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READER POLL 2017
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Close READER POLL 2017
We promise this won't (really) hurt.

Wanna win a new surfboard? We have a custom Chilli ‘Black Vulture’ to gift (plus all the trim you’d expect from a premium dealer). To be in the running, just answer a few questions for us. It won’t take long.

How Will Yago Dora Fare On The 2018 Tour?

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How Will Yago Dora Fare On The 2018 Tour?

Yago Dora is one of my favorite waveriders in the world. He surfs fast, loose, and with a radical disposition, all of which is complemented by his velvety Brazilian style. Yago's arms fall casually, his legs bend in all the right ways, and he's stuck to his board like gecko in a glue factory. If you really pushed me, I'd say that Yago is one of the Top-5 technically gifted surfers on the planet. So that should make his rookie year on tour pretty easy, right?

Well......

In my experience as a professional surfing super-fan, the most high-profile, progressive surfers don't do well in their rookie years. Look at Jack Freestone, Ryan Callinan, Kolohe Andino, Dusty Payne, and Jordy Smith: all guys who've been featured in Kai Neville films, all guys who had odious rookie seasons on the CT.

So what's behind this? Why do some of the most naturally talented surfers bobble early on, if not forever, in the Big Leagues? In my mind, it's equal parts psycho-and-physio-logical.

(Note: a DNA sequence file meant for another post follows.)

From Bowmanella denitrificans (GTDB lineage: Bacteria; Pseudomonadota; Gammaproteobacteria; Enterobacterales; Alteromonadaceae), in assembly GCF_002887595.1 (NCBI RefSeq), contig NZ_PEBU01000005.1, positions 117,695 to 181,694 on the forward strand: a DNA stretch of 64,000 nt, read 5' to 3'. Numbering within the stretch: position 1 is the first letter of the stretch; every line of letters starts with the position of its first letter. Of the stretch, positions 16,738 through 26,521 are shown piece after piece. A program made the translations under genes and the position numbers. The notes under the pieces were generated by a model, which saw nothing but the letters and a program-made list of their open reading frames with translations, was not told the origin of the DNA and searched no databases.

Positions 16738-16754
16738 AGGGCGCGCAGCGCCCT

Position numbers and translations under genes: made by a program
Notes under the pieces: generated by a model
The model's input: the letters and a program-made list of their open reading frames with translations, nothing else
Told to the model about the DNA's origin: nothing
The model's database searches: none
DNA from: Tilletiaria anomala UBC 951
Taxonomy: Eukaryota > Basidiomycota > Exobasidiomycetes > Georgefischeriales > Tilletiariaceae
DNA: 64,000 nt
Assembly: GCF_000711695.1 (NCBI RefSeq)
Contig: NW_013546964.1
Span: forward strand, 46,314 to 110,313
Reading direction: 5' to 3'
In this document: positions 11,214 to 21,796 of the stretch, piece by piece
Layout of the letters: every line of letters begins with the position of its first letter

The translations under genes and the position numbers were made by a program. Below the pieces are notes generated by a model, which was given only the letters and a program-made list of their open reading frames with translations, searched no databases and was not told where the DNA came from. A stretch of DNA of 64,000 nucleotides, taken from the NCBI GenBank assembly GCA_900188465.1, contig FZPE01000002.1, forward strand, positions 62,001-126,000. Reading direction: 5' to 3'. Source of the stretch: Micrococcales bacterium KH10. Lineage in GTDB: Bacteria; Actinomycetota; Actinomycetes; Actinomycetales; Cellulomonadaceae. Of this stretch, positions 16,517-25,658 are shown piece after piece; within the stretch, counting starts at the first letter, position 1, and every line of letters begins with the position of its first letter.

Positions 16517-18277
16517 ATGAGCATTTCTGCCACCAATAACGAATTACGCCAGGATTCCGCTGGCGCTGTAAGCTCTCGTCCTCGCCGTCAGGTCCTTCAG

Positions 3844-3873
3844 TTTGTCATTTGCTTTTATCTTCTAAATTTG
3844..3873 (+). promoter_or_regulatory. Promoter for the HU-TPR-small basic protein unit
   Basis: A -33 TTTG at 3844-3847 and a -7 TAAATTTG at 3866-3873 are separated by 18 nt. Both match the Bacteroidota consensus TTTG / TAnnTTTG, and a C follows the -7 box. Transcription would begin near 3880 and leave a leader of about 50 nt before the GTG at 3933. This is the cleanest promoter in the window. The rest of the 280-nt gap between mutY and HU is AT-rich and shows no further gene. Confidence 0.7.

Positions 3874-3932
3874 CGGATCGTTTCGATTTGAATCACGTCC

The psychological part is fairly simple. If you live your whole life hearing, and experiencing, that your shit don't stink, it's hard to jump back into a humble mentality. The CT is an incredibly difficult workspace and can catch even the most talented surfers off-guard, to the point where they lose more in one year than they have in their entire careers. This makes them question their abilities, which makes them hesitate in the water, which makes them lose more heats.

The physiological aspect is perhaps even simpler. The most proven way to make heats on the Championship Tour is by hitting critical sections and throwing a lot of spray. High risk maneuvers like shuv-its and nosepicks may look cool, but in terms of winning you're better off sticking to meat-and-potatoes surfing. Two perfect examples are 2017's top rookies, Frederico Morais and Connor O'Leary. Their surfing is based around strength and stability rather than video-clip maneuvers, and they beat the shit out of high-profile rookies Zeke, Leo, and Ethan. 

Rightly or wrongly, this is how the CT functions. 

So while I'd prefer to watch Yago surf over Patrick Gudauskas, and while we can say Yago's an objectively a better surfer than Willian Cardoso, that doesn't necessarily mean he'll finish ahead of them in the 2018 CT rankings. In fact, history says he probably won't. But boy do I hope I'm wrong!

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